The Ghost of Tom Joad

Editorial

Conjuring up images of the Dust Bowl, this year has been
extremely dry in the United States. According to the National Drought
Mitigation Center at the University of Nebraska, 26 states are in drought
conditions. Droughts are ranked exceptional (the highest ranking) in Colorado,
Wyoming, Utah, Arizona and New Mexico.

In a typical year, drought hits 10 to 12 percent of the
country. This year, crops are withering in heat-baked fields and ranchers have
sold off herds rather than let them starve for lack of pasture.

A key factor in the water shortage is the lack of adequate
snowpack in the mountains. Melting snow from higher elevations usually feeds
rivers and streams, but this year snowpacks from the Rocky Mountains were only
one-quarter of their normal levels. Of course, lack of rain is another factor.
In Dodge City, Kansas, rainfall over the 14 months ending in July amounted to
the driest period since 1952-1953.

In Colorado, Denver's water resources, serving 1.1
million customers, reached an all-time low in July. Its reservoirs registered
63 percent full compared to 80 percent during the same period a year ago. In
Aurora, Colorado, reservoirs are at 48 percent of normal compared with 81
percent of last July.

Cities all over the United States are taking various
approaches to the drought and resulting water crisis. Denver suburbs have
implemented tough new water restrictions. These restrictions are the first in
21 years.

The City of Denver also has put together humorous water
conservation ads. These ads have told residents to "Only Wash the Stinky
Parts" and "Instead of Washing Clothes, Don't Wear
Any."

However, for those not complying, it is no laughing matter.
Known as the "Sod Squad" in Denver, water police have given out
1,254 violation notices in July, the first month of mandatory water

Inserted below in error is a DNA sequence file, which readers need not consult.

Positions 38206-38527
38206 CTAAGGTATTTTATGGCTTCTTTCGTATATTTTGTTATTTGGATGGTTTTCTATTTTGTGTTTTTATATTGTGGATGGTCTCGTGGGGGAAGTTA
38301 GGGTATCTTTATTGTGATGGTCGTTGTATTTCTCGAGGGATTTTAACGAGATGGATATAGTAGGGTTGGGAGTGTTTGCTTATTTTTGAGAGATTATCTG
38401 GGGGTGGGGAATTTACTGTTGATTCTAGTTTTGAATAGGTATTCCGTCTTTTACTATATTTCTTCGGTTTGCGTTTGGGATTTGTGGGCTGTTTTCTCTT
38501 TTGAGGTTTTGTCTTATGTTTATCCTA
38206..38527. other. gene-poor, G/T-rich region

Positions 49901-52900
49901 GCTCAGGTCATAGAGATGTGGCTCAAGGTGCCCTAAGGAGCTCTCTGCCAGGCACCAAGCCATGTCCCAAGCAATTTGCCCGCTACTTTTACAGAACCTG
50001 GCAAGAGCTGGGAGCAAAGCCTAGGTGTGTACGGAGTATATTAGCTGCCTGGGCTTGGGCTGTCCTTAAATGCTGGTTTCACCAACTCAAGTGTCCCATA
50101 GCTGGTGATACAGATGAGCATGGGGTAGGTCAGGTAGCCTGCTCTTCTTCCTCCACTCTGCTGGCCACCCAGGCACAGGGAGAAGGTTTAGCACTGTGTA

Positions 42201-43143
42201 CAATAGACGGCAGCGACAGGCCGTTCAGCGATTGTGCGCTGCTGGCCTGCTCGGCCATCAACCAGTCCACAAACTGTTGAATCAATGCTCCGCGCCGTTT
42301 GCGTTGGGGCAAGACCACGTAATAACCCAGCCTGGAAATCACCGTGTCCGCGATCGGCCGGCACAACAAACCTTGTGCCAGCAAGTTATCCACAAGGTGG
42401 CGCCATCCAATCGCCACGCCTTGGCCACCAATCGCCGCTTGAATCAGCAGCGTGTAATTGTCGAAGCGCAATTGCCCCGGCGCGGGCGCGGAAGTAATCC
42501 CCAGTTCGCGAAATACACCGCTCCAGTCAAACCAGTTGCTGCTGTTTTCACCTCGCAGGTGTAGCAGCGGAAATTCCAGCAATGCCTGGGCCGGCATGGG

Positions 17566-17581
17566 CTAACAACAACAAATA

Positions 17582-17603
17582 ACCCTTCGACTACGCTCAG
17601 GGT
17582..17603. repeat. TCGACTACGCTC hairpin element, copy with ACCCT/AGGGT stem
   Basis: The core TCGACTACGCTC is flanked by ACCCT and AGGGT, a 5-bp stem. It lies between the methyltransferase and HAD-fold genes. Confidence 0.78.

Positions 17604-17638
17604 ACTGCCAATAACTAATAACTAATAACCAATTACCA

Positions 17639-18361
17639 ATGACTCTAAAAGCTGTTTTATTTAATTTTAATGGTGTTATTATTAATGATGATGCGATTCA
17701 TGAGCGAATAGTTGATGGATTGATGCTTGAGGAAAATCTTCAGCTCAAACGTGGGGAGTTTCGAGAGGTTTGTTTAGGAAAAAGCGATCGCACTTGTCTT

restrictions. The fines are $100 after the first warning and $500 if you still
don't take heed.

The Metropolitan Water District of Southern California has
started a multi-faceted campaign to encourage outdoor water conservation and
promote the use of native and drought-tolerant plants in gardens, with the help
of actress Rene Russo. The district's new campaign will include print
advertisements, public service announcements, cable television commercials as
well as movie theater slides throughout the district's six-county service
area. The campaign shifts the focus from conservation inside the home to
outside, where 30 to 70 percent of water is used.

Metropolitan does not see this campaign as a quick fix. They
are hoping to take water conservation to the next level - into people's
homes and lifestyles.

However, it does seem as if some water programs are working.
Denver's water consumption is down to 350 million gallons on a hot summer
day from 450 million gallons before the restrictions began. The hope now is for
a wet winter to recharge the water supply.

Bill Swichtenberg is Editorial Director; he can be reached at bswichtenberg@sgcmail.com.

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